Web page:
Reclining On Christ: Saint John’s Example of Intimacy with Jesus


Saint John was an apostle, an evangelist, and a bosom friend to Jesus, who set an example of reclining on Christ. John’s feast is December 27th, and we also remember him on Maundy Thursday and any time we read from his Gospel.

A Bosom-Friend

I call John a bosom friend because it was he, “the disciple whom Jesus loved,” who at the Last Supper “reclined on Jesus’ bosom” (John 13:23, KJV).


For moderns, the term “bosom” (Greek kolpos) is usually associated with the marital term “buxom”; hence, recent translations often substitute the bland “side.” But in the Bible, men could also share one another’s bosom. The beggar Lazarus died and was “carried to the bosom of Abraham” (Luke 16:22). And the protective Good Shepherd will gather the lambs in his arms and carry them in his bosom (Isaiah 49:11).

So, John’s proximity to the bosom of Jesus was unique among the disciples but not unheard of between men in the Bible. Describing the friendship of David and Jonathan, the Bible says: “The soul of Jonathan was knit to the soul of David, and Jonathan loved him as his own soul” (1 Samuel 18:1).

From the Bosom of the Son to the Bosom of the Father

Not only did John rest on Jesus’ bosom, but he also wrote in his Gospel of God’s bosom. This appears in the final verse of the prologue in John 1:

No man has seen God; the only Son, who is in the bosom (kolpon) of the Father, he has made him known (John 1:18 RSV).

If we wonder how the Son is in the bosom of the Father, we find the answer in the opening words of the prologue, describing the divine intimacy:

“In the beginning was the Word and the Word was with God, and the Word was God” (John 1:1).

This intimate union of God and His Word was “in the beginning before the beginning,” that is, “before all ages,” as the Nicene Creed puts it. Indeed, it is in and through this divine intimacy that all things were created.

John’s Intimacy With Jesus

When John says in the climax of the prologue, “And the Word became flesh,” this thought struck me: John had literally pressed the flesh of Jesus, not the flesh of the hand but of the heart (John 1:14).

He had listened not only to Jesus’ public preaching but was privy to His “Personal” thoughts: “I am the Good Shepherd” (John 10:11), “I am the Way, the Truth, and the Life” (John 14:6), “I and the Father are one” (John 10:30).

He alone among the apostles had stood with Mary on Calvary and witnessed Jesus’ corpse, pierced and oozing water and blood, taken down. When he and Peter raced to the empty tomb, it was he who “saw and believed” that Jesus had risen bodily from the dead (John 20:8).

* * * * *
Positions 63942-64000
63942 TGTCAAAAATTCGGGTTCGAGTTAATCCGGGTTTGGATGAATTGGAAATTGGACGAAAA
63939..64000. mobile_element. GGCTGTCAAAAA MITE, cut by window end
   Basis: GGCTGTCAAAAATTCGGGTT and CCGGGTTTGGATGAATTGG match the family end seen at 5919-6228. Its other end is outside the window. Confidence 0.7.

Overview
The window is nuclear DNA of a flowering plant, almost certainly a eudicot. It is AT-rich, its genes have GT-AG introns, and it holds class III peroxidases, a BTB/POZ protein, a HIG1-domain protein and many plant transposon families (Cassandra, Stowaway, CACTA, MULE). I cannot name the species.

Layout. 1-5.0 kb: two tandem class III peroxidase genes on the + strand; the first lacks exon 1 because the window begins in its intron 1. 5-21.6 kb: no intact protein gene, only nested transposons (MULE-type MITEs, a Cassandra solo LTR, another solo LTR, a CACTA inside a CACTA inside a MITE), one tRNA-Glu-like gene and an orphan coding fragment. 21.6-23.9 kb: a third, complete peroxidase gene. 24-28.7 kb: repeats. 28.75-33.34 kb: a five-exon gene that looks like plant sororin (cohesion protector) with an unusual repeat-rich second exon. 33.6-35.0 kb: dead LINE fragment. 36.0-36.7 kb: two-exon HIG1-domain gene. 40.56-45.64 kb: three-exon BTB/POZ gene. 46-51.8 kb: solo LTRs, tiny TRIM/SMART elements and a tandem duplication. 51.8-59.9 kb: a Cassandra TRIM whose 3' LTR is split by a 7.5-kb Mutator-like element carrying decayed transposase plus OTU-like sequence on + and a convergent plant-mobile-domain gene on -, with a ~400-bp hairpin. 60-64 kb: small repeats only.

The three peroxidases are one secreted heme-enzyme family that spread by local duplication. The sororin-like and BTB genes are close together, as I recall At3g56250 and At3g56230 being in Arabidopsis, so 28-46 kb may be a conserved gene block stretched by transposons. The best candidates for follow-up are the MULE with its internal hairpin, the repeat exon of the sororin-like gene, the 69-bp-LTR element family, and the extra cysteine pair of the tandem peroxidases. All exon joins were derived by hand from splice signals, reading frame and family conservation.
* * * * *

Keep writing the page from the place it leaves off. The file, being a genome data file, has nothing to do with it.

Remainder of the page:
The Intimacy of John’s Gospel

In this sense, John’s Gospel soars like an eagle above the Synoptic Gospels, essential as they are. John’s Gospel became the prime source of the doctrine of the Trinity. Perhaps we could paraphrase John’s message for us: “From the bosom of the Son to the bosom of the Father.”

John was known to have lived to old age (John 21:23-25). I suspect there was a temptation among John’s own disciples to want to lean back on the old man’s bosom and soak up every memory he had of Jesus. He alludes to this himself when he writes:

Now there are also many other things that Jesus did. Were every one of them to be written, I suppose that the world itself could not contain the books that would be written. (John 21:25).

But John resisted the temptation and wrote just one book for our sake. Placing his signature on the Gospel, he says

Now Jesus did many other signs in the presence of the disciples, which are not written in this book; but these are written so that you may believe that Jesus is the Christ, the Son of God, and that by believing you may have life in his name (John 20:30-31).

An Invitation to Recline on Christ

John invites us not to rest in him but rather to recline on Christ, to join John in the bosom of Jesus. We do so by coming to Christ as the living Word who speaks to us in scripture and sacrament. We draw near to him, and he gives us rest. As we sing in the old hymn:

I heard the voice of Jesus say,
“Come unto me and rest;
lay down, O weary one, lay down
your head upon my breast.”
I came to Jesus as I was,
weary and worn and sad;
I found in him a resting place,
and he has made me glad.

Image: From Tile Mosaic at St James Spanish Place, photo credit Sedmak on iStock.

Published on

December 27, 2023


Stephen Noll

The Rev. Dr. Stephen Noll is Professor Emeritus of Biblical Studies at Trinity School for Ministry.

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